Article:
The Amazon tipping point theory?

The Amazon tipping point theory postulates that another 2-10% deforestation could make the world’s largest tropical rainforest too dry to sustain itself. Thus the Amazon would turn into a savanna, releasing 80GT of carbon into the atmosphere, single-handedly inflating atmospheric CO2 by 40ppm (to well above the 450ppm limit for 2C warming). This matters as Amazon deforestation rates have already doubled under Jair Bolsonaro’s presidency. This note explores implications, including international tensions, divestments, prioritization in a Biden presidency, and consequences for other transition technologies.


Global deforestation remains the single largest contributor to CO2e-emissions induced by man’s activities, more than the emissions from all passenger cars; and destruction of nature remains the largest overall contributor, more than all of China (chart below). This note is about a particularly worrying feedback loop in the Amazon rainforest, which could single-handedly wipe out the world’s remaining CO2 budget, effectively negating the impact of all other climate policies globally.

What is the Amazon tipping point theory?

The Amazon rainforest currently covers 5.5M square kilometers, comprising the largest, contiguous tropical forest in the world. 50% is in Brazil, and the remainder is spread around Peru, Colombia and half-a-dozen other South American countries. It contains 20% of all the planet’s plant and animal species, including 40,000 plant species alone.

Deforestation of the Amazon has reached 15-17% of its original area overall, and around 19% in Brazil. 800,000 square kilometers has been lost to-date (a land area equivalent to 2x California; or all of France plus Germany). Brazil’s annual deforestation rates have averaged 20,000 square kilometers per year from 1990-2004 (the land area of New Jersey or Slovenia). But the rate slowed to a trough of 5,000 square kilometers in 2014 due to improving environmental policies.

Unfortunately, more recently, Brazil’s deforestation rate has re-doubled (chart below). Jair Bolsonaro’s Presidency began in January-2019, following campaign pledges to ease environmental and land use regulations (which require 80% of legal Amazon land holdings to remain uncleared). Violations of these regulations are now said to be going unpunished. Bans on planting sugarcane in the Amazon have been lifted. Bolsonaro has even repudiated data published by Brazil’s own government agencies showing deforestation rates rising and accused actor and environmentalist, Leonardo DiCaprio of starting wildfires!

This matters because of the hydrology of the Amazon. Water in the basin tends to move from East to West. Each molecule typically falls as rainfall six times. It is repeatedly taken up by trees, transpired back into the atmosphere, and precipitated back down to Earth. Over half of the rain falling in the Amazon has originated from trees in the Amazon. It is a self-sustaining feedback loop.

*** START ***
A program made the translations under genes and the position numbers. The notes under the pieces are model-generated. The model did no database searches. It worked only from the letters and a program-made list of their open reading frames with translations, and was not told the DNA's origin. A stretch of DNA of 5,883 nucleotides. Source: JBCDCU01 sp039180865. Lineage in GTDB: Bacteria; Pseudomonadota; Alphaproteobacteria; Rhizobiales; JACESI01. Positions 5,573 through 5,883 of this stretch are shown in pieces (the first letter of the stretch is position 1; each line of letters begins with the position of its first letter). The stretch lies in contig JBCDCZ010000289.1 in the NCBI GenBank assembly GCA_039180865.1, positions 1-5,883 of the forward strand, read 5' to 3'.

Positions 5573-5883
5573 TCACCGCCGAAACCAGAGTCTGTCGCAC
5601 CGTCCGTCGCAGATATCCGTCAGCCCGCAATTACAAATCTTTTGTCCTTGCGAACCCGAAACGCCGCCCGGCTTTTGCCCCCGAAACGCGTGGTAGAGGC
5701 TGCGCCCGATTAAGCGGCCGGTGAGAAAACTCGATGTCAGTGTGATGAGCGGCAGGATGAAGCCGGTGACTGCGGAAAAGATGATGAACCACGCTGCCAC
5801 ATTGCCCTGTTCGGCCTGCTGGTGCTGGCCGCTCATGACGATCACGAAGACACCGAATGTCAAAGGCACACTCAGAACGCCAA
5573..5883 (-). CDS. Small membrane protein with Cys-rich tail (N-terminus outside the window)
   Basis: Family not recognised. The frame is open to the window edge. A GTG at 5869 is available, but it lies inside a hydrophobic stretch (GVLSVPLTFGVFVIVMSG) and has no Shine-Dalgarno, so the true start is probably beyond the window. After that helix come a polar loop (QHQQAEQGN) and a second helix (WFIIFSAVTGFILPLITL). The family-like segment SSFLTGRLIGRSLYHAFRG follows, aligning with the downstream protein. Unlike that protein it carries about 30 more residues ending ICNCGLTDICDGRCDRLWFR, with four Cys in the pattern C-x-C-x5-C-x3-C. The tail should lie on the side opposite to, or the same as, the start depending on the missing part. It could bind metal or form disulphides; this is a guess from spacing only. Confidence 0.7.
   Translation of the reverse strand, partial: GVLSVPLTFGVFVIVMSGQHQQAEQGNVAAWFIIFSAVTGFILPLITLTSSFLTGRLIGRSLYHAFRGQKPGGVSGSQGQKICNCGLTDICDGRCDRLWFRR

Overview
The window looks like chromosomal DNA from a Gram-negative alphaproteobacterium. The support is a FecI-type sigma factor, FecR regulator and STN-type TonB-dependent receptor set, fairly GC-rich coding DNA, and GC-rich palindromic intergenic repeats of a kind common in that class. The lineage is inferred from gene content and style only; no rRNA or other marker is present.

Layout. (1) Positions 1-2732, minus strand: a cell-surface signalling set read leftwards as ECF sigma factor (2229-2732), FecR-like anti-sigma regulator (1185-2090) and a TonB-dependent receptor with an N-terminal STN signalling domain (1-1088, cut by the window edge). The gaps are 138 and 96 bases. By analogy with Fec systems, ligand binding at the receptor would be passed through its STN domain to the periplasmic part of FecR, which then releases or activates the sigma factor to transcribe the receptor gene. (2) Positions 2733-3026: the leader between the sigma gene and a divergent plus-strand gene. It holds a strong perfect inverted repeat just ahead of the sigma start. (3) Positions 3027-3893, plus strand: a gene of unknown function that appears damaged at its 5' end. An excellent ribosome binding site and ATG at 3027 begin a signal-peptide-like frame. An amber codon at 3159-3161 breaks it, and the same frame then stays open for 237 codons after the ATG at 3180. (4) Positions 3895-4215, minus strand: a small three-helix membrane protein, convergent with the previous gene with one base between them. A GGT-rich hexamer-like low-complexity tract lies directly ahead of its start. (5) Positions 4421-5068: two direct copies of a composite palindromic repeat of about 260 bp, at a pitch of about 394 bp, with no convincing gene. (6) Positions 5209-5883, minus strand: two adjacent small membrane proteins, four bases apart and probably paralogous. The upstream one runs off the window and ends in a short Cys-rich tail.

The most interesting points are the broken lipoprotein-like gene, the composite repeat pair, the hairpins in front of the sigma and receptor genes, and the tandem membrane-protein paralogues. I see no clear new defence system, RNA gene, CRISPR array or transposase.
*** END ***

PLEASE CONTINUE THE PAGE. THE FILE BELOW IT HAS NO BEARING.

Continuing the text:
The Amazon Tipping Point theory predicts that below some critical level of forest cover, this self-sustaining feedback loop will break. Less rainforest means less transpiration. Less transpiration means less rainfall. Less rainfall means less rainforest. Specifically, converting each hectare of forest to cropland reduces regional precipitation by 0.5M liters/year.

After the tipping point it is feared that the basin will transition into a savanna or scrubland. 50-100% of the forest cover would die back.

Unfortunately, this is not a ‘fringe’ theory. Many different technical papers acknowledge and model the risk, although specific climate models are imprecise, and do not always agree on timings and magnitudes. For example, the Western Amazon, closer to the Andes, might retain more forests than the East and Central parts of the basin. Another uncertainty is the moderating impacts of fire, as dryer forests will be more flammable, and thus more susceptible to slash-and-burn clearances, while raging fires will also reach further.

When is the tipping point? Various technical papers have estimated that the Amazon tipping point occurs when 20-25% of the forest has been cleared. This is an additional 2-10% from today’s levels, equivalent to deforesting another 100-600k acres, which could happen within 2-30 years.

What carbon stock is at risk of being released?

A typical forest contains around 300T of carbon per hectare (chart below). Thus 5.5M square kilometers of the Amazon is expected to contain 165GT of carbon. About 40% of the carbon is usually stored in trees (estimated at 60-80GT in the Amazon) and 60% is stored in roots and soils, which degrades more slowly. Hence, if just half of the remaining Amazon disappears, this would slowly release c80GT of carbon into the atmosphere.

Each billion tons (GT) of carbon released into the atmosphere is equivalent to raising atmospheric CO2 by around 0.5ppm. Hence a 80GT carbon release from the Amazon would by itself raise atmospheric CO2 from 415ppm today to around 455ppm. This single change (notwithstanding the continued and unmitigated burning of fossil fuels) would tip the world above the 450ppm threshold needed to keep global warming to an estimated 2-degrees (climate model below).

Can the tipping point be averted?

The solution to Amazon tipping points is technically simple: stop burning down forests and start re-planting them. This does not require electrolysing water molecules into hydrogen, smoothing volatility in renewable-heavy grids, or developing next-generation batteries. It requires something much harder: international diplomacy.

Inflammatory statements? In September-2019, Bolsonaro defended his environmental policies in a speech at the UN General Assembly. International critics were accused of assaulting Brazil’s sovereignty. Brazil considers itself free to prioritize economic development over environment.